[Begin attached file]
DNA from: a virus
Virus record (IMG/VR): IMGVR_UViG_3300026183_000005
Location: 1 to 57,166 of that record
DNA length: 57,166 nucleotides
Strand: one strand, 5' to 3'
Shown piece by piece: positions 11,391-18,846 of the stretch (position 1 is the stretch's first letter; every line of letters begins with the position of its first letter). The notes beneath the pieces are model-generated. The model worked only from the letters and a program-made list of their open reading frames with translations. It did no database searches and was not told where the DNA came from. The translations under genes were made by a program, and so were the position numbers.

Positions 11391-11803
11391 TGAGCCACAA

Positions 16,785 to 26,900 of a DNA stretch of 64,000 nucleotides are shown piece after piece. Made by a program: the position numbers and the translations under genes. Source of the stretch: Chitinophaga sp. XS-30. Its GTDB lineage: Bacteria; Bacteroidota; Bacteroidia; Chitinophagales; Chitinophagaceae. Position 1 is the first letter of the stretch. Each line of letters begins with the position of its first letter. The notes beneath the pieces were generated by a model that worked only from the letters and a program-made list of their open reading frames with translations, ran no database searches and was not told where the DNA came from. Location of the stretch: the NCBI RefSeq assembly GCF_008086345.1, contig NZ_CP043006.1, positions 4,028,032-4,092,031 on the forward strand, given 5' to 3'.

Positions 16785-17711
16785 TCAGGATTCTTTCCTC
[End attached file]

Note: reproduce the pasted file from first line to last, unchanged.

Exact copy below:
DNA from: a virus
Virus record (IMG/VR): IMGVR_UViG_3300026183_000005
Location: 1 to 57,166 of that record
DNA length: 57,166 nucleotides
Strand: one strand, 5' to 3'
Shown piece by piece: positions 11,391-18,846 of the stretch (position 1 is the stretch's first letter; every line of letters begins with the position of its first letter). The notes beneath the pieces are model-generated. The model worked only from the letters and a program-made list of their open reading frames with translations. It did no database searches and was not told where the DNA came from. The translations under genes were made by a program, and so were the position numbers.

Positions 11391-11803
11391 TGAGCCACAA

Positions 16,785 to 26,900 of a DNA stretch of 64,000 nucleotides are shown piece after piece. Made by a program: the position numbers and the translations under genes. Source of the stretch: Chitinophaga sp. XS-30. Its GTDB lineage: Bacteria; Bacteroidota; Bacteroidia; Chitinophagales; Chitinophagaceae. Position 1 is the first letter of the stretch. Each line of letters begins with the position of its first letter. The notes beneath the pieces were generated by a model that worked only from the letters and a program-made list of their open reading frames with translations, ran no database searches and was not told where the DNA came from. Location of the stretch: the NCBI RefSeq assembly GCF_008086345.1, contig NZ_CP043006.1, positions 4,028,032-4,092,031 on the forward strand, given 5' to 3'.

Positions 16785-17711
16785 TCAGGATTCTTTCCTC